What is the universal cover of a torus minus one point?

Same as this question but I did not find the answer to be understandable.

I know a universal covering must be simply connected, i.e. have trivial $\pi_1$.

I also know that the fundamental group of the torus minus a point is $\mathbb{Z} \ast \mathbb{Z} \cong F_2$.

The wedge $S^1 \vee S^1$ has the same $\pi_1$, and universal cover this thing

enter image description here

A comment on the post linked above mentioned thinking of a "fattened up" version of the above Cayley graph, but I'm not sure what this refers to.

When I try to imaging the graph thickened, it seems like it would become a plane, or some sort of snowflake looking thing?

The answer given in the same post was not understandable to me since I'm not familiar with holomorphisms or Riemann uniformization.

Is there an explanation for how to compute this universal cover that relies primarily upon basic Algebraic Topology (e.g. Hatcher)?

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    $\begingroup$ Any simply connected two-dimensional boundary-less manifold(may or may not be compact) is either plane $\Bbb R^2$ or sphere $\Bbb S^2$, upto homeomorphism. If sphere $\Bbb S^2$ covers any surface, then it's either $\Bbb S^2$ or projective plane $\Bbb RP^2$. In other words, the universal cover of any two-dimensional boundary-less manifold $X$ ($X$ may or may not be compact, may or may not be orientable) is homeomorphic to the plane $\Bbb R^2$; provided $X\not \cong \Bbb S^2,\Bbb RP^2$. $\endgroup$
    – Sumanta
    Commented Mar 9, 2022 at 4:54
  • $\begingroup$ The answer, as people are telling you, is (up to homeomorphism) the open unit disk. Unfortunately, I don't know of any "elementary" proof of this fact (though there probably is one). Is this an exercise you've set for yourself, or was it assigned in a class? $\endgroup$ Commented Mar 9, 2022 at 5:06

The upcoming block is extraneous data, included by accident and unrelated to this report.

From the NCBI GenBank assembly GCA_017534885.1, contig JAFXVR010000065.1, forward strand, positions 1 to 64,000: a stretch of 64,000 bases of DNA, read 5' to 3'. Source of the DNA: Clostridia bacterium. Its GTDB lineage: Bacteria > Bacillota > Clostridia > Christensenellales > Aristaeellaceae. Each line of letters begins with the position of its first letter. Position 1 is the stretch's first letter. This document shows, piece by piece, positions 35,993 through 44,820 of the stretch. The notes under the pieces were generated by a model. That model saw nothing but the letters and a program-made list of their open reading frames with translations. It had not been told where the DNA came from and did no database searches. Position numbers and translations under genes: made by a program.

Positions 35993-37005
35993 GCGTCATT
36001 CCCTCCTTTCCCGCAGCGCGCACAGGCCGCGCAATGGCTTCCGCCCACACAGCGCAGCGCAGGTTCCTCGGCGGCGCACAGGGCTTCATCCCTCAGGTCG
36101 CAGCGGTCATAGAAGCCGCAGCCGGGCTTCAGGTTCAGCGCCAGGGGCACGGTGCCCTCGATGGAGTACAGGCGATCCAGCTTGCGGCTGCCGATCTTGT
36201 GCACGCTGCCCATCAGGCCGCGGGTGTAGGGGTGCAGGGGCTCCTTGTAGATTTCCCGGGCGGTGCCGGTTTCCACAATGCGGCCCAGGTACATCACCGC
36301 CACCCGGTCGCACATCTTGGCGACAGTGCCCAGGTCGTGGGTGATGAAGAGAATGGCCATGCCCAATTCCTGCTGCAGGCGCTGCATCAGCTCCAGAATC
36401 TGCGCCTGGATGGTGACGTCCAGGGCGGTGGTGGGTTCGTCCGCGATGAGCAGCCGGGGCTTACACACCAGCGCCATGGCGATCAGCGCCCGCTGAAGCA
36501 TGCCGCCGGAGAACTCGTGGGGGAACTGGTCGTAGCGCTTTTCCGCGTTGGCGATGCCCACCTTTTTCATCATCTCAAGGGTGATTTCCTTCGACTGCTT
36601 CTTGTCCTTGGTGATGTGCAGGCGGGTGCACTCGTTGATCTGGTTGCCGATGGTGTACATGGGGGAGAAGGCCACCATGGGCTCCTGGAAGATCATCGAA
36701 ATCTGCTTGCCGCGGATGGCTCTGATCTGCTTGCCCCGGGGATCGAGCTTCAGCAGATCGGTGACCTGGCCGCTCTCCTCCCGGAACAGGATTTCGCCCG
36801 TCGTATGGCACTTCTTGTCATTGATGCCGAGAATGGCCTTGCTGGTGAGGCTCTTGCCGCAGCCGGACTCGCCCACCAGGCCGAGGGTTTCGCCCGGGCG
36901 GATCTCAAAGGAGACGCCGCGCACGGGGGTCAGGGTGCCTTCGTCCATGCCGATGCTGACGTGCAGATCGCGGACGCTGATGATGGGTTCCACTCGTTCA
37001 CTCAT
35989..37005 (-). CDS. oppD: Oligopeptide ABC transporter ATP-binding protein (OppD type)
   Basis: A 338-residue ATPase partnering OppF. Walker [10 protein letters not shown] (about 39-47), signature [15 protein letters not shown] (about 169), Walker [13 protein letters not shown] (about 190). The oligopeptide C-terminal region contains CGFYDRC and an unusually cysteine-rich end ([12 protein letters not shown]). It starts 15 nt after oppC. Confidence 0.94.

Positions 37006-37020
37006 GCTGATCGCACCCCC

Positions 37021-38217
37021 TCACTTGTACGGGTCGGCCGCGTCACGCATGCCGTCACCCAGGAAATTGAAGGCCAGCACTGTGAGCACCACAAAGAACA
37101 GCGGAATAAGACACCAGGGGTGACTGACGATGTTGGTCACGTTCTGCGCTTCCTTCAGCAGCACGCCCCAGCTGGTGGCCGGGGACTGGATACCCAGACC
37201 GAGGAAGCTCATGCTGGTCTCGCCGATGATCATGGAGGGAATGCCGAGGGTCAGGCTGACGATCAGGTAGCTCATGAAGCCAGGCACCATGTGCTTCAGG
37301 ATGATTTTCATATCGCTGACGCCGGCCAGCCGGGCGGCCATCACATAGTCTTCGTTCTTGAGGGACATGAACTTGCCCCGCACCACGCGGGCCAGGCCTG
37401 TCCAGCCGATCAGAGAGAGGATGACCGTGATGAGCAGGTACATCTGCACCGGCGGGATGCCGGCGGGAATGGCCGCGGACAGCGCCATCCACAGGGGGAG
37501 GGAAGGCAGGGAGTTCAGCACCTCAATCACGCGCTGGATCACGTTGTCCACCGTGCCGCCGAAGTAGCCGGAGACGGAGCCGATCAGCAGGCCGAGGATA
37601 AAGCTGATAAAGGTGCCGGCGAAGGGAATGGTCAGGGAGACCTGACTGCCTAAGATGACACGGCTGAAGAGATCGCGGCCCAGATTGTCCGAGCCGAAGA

• $\begingroup$ This is for a Topology class working out of Hatcher. I was thinking as an explanation, since the punctured torus is homotopic to $S^1 \vee S^1$ and the homotopy "goes up" a dimension (2 to 3) then maybe there is some necessary relation that says there's a homotopy from the 4-regular Cayley graph univ. cover of $S^1 \vee S^1$ and the univ. cover of the punctured torus, that goes up from 1 dimension to 2? I don't know if that necessarily follows from the spaces being homotopic though. $\endgroup$ Commented Mar 9, 2022 at 5:09
  • $\begingroup$ Well, this seems to be at least true for path-connected, locally path-connected spaces and universal covers, see here $\endgroup$ Commented Mar 9, 2022 at 5:16
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    $\begingroup$ It's like the infinite tree in your picture but each vertex is replaced by a small disk and each edge is replaced by a narrow strip. I think it is better for visualization to think of all the edges to be of the same size. There is no need to embed it in the plane. $\endgroup$ Commented Mar 9, 2022 at 6:41

1 Answer 1


Consider the torus as a square with the sides identified:

a square with the sides identified

We puncture this

a punctured square

and then cut along a diagonal into our puncture. This is OK as long as we remember to glue it back together at the end.

a punctured square with two marked diagonals

Now, we cut

cut along the marked diagonals

and glue back together along $a$ (since really the two edges marked $a$ are the same edge)

glue along a

Now we can straighten this out to get an octagon

a decorated octagon

If we glue the marked edges together, then we'll be left with a punctured torus. Since we want a simply connected covering space, though, we'll glue copies of this fundamental domain together instead! This is analogous to finding a simply connected covering space for the torus by tiling squares. I'll leave it to you to figure out how to glue a bunch of copies of this octagon together in order to tile the (open) upper half plane.

As a hint, the punctured torus is a hyperbolic object, so you'll need to distort these octagons pretty seriously in order to make things fit. In particular, it's not worth trying to make anything "loop back on itself". In the same way that a $4$-regular tree gets smaller the further out you go, and its loops never close, you'll just have to stick more and more of these octagons (which necessarily get smaller and smaller) together wherever the marked edges indicate.

I hope this helps ^_^


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